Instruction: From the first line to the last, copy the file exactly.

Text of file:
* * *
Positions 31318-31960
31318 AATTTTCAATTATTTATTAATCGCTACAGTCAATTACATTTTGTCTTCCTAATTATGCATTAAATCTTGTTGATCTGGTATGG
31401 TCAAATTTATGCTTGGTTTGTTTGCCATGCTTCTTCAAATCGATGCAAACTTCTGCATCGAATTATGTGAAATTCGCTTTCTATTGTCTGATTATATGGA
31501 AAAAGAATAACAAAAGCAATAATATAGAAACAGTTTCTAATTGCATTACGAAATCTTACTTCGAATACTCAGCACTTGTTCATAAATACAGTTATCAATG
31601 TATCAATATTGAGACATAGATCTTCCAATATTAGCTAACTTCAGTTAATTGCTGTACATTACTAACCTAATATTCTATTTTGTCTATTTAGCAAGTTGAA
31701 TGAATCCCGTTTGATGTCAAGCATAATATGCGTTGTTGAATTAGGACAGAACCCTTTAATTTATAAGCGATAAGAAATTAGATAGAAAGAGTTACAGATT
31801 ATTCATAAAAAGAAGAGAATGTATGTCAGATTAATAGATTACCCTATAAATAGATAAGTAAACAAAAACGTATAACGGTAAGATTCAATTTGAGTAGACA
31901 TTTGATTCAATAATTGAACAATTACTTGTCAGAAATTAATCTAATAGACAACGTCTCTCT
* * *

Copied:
Positions 31318-31960
31318 AATTTTCAATTATTTATTAATCGCTACAGTCAATTACATTTTGTCTTCCTAATTATGCATTAAATCTTGTTGATCTGGTATGG
31401 TCAAATTTATGCTTGGTTTGTTTGCCATGCTTCTTCAAATCGATGCAAACTTCTGCATCGAATTATGTGAAATTCGCTTTCTATTGTCTGATTATATGGA
31501 AAAAGAATAACAAAAGCAATAATATAGAAACAGTTTCTAATTGCATTACGAAATCTTACTTCGAATACTCAGCACTTGTTCATAAATACAGTTATCAATG
31601 TATCAATATTGAGACATAGATCTTCCAATATTAGCTAACTTCAGTTAATTGCTGTACATTACTAACCTAATATTCTATTTTGTCTATTTAGCAAGTTGAA
31701 TGAATCCCGTTTGATGTCAAGCATAATATGCGTTGTTGAATTAGGACAGAACCCTTTAATTTATAAGCGATAAGAAATTAGATAGAAAGAGTTACAGATT
31801 ATTCATAAAAAGAAGAGAATGTATGTCAGATTAATAGATTACCCTATAAATAGATAAGTAAACAAAAACGTATAACGGTAAGATTCAATTTGAGTAGACA
31901 TTTGATTCAATAATTGAACAATTACTTGTCAGAAATTAATCTAATAGACAACGTCTCTCT